Wednesday, August 29, 2012

Moving Up/Moving Out

Once you look at things from the other side of capitalism, you realize just how out-of-control the rich really are.  It is in the nature of being really rich.  If you try to compel them, they will pick up their marbles and go where you cannot punish them.  See the following recent articles.

Companies move away.
Individuals move away.

Note that these are not just U.S. companies and citizens.  They are also residents of very oppressive regimes  from which one might think there is no escape.  Yet the rich are able to escape anyway.  Again, it is in their nature.

The rich can be disciplined, but only by the market.  For example, not all the regulations from the last four years was able to keep JPMorgan from making poor bets in derivatives that led to billions in losses.  However, losing billions is its own punishment.  If JPMorgan learned anything, it was from the losses, not from the regulations.

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Tuesday, August 28, 2012

Rain in Spain

Things are getting gloomier in Spain.  There is no rain-making, just storm damage.  A Reuters report says that individuals and corporations are taking their deposits out of Spanish banks, as much as 5% of the total deposits so far.  This is similar to what happened in Greece.  Spain is not leaving the euro zone.  The euro zone is leaving Spain.

Europe is providing such good examples why multiple currencies are needed.  Germany and Sweden do not need the same monetary and fiscal policies that Spain and Greece need, yet the rigid nature of the single currency, the euro, mean that the ECB could not put the right policies in the right places even if its mandate allowed it to do so.  Because of the politics, the economic policies are "stuck on stupid."  There are no solutions so long as the thinking about the currencies is stuck inside the box.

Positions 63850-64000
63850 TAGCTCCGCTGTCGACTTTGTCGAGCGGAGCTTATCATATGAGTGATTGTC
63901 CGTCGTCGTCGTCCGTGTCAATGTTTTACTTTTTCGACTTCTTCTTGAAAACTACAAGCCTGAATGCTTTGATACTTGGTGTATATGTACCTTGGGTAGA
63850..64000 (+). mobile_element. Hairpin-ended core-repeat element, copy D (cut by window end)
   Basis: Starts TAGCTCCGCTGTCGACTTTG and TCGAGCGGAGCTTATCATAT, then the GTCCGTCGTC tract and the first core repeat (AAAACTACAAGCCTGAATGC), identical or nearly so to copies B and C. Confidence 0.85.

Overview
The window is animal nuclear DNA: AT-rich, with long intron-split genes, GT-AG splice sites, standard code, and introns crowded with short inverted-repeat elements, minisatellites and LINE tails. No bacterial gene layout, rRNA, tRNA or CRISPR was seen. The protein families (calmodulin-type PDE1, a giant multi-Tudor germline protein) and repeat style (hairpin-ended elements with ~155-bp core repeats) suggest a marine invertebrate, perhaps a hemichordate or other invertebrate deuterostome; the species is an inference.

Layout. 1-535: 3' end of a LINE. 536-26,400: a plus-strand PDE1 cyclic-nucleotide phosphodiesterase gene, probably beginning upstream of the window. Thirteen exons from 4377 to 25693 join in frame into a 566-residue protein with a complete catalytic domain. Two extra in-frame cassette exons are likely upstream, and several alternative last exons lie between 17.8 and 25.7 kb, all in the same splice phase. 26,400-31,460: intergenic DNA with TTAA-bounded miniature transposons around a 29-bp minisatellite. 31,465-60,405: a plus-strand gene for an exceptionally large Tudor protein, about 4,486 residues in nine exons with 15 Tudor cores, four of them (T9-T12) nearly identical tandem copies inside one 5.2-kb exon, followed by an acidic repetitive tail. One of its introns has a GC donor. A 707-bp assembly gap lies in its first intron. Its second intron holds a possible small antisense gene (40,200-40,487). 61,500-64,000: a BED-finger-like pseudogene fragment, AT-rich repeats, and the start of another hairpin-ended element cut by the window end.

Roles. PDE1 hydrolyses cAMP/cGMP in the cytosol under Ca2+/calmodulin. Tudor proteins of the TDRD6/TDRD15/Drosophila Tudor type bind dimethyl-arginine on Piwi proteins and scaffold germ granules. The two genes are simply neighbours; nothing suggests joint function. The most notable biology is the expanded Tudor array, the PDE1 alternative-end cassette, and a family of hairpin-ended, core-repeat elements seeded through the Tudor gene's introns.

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Saturday, August 11, 2012

We Need More Currencies

It should be clear from previous posts that from the other side of capitalism, we see that there are not enough currencies available to implement the correct economic policies for so many diverse types of economic persons. In the sense that we mean on the other side, this has never been tried before because the technology was not available. Always in the past, the vast majority of people used physical tokens of some kind to represent units of money. Whoever possessed the tokens had the money, and anyone could possess any token.

It is different on the other side. On the other side of capitalism, not everyone can possess the currency tokens. Transactions between persons in different markets take place through a central clearing house set up by the government. If the buyer uses currency A, then the clearing house takes payment in currency A. If the seller uses currency B, then the clearing house pays in currency B. Generally, it would be illegal for the buyer to possess currency B and illegal for the seller to possess currency A.

This mechanism prevents those in more-competitive markets (richer persons) from using the currency to jerk around those who are in less-competitive markets (poorer persons). If the rich use the same currency as the poor, then the currency acts as a chain controlled by the rich and wrapped around the poor.

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